MeiraGTx, a gene-therapy company in London and New York City, has treated its first patient in a gene-therapy clinical trial for people with X-linked retinitis pigmentosa (XLRP) caused by mutations in the gene RPGR. The Phase I/II study is taking place at Moorfields Eye Hospital in London. The safety-oriented trial will enroll 36 participants. Three dose levels of the therapy will be evaluated.
XLRP is a leading cause of inherited, progressive retinal degeneration and vision loss. The condition usually affects males, but is also diagnosed occasionally in females. Mutations in the gene RPGR cause about 70 percent of XLRP cases. RPGR mutations affect about 15,000 people in the United States and tens of thousands more around the world.
The MeiraGTx gene therapy involves injection of healthy copies of RPGR underneath the retina. The RPGR copies are contained in a human-engineered virus — known as an adeno-associated virus or AAV — which is designed to readily penetrate retinal cells to deliver the therapeutic genetic cargo.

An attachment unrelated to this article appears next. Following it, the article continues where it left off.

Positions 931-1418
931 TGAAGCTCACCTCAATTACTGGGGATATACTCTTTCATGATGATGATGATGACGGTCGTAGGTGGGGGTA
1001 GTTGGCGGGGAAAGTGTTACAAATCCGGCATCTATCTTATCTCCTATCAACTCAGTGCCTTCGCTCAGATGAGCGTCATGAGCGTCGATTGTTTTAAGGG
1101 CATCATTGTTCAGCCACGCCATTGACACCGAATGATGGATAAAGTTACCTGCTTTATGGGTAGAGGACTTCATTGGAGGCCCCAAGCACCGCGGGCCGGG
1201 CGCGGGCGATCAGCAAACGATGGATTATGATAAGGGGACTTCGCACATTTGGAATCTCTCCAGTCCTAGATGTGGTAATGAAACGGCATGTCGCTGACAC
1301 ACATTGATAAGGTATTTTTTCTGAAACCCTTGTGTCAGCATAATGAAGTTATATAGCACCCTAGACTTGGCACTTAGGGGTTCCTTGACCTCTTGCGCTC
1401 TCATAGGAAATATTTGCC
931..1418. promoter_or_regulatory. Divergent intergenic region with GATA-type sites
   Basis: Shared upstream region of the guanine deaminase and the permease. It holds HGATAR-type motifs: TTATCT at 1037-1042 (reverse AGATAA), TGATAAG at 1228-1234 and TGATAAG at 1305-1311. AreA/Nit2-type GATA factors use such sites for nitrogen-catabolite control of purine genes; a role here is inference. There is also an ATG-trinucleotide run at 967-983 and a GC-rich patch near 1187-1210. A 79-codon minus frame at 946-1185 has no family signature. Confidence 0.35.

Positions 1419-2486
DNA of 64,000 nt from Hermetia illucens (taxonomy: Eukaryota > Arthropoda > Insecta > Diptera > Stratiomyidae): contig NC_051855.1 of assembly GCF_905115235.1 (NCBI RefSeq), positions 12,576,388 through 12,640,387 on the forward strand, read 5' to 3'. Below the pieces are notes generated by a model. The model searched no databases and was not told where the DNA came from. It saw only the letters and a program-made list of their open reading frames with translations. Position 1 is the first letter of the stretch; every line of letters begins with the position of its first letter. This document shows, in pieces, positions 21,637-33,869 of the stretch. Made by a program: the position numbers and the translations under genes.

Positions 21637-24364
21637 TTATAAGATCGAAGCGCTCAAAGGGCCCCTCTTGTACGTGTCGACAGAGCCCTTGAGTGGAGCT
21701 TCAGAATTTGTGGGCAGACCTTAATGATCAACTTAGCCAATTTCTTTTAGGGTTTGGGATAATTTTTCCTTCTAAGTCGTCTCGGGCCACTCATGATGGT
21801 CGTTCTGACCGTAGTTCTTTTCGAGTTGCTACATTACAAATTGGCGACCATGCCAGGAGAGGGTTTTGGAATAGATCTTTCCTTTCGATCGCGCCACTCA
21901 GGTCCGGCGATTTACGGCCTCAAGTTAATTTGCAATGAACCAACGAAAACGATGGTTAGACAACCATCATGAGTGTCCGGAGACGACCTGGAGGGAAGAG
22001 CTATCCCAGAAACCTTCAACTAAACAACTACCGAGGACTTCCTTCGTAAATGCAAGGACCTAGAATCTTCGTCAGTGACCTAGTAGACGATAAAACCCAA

In March 2017, Nightstar, a biopharmaceutical company in the U.K., announced treatment of the first patient in its XLRP (RPGR) gene-therapy clinical trial at Oxford University.
Applied Genetics Technology Corporation (AGTC), a U.S. gene-therapy company, is planning to launch an XLRP (RPGR) gene therapy clinical trial in the U.S. AGTC recently submitted an Investigational New Drug (IND) Application to the U.S. Food and Drug Administration to gain authorization to launch the study.
“We are very pleased that these XLRP gene-therapy trials are getting off the ground. The condition is a relatively common inherited retinal condition and causes significant vision loss,” says Stephen Rose, PhD, chief research officer, Foundation Fighting Blindness. “We are encouraged by sustained vision improvement provided by an XLRP gene therapy in FFB-funded canine studies at the University of Pennsylvania.”
MeiraGTx also reports that it has treated the first person in the second group of patents in its Phase I/II gene-therapy clinical trial at Moorfields for achromatopsia caused by mutations in CNGB3. A low dose of the treatment was safe for the three patients in the study’s first group. Achromatopsia is an inherited retinal disease that causes blindness in lighted conditions as well as reduced visual acuity and color perception.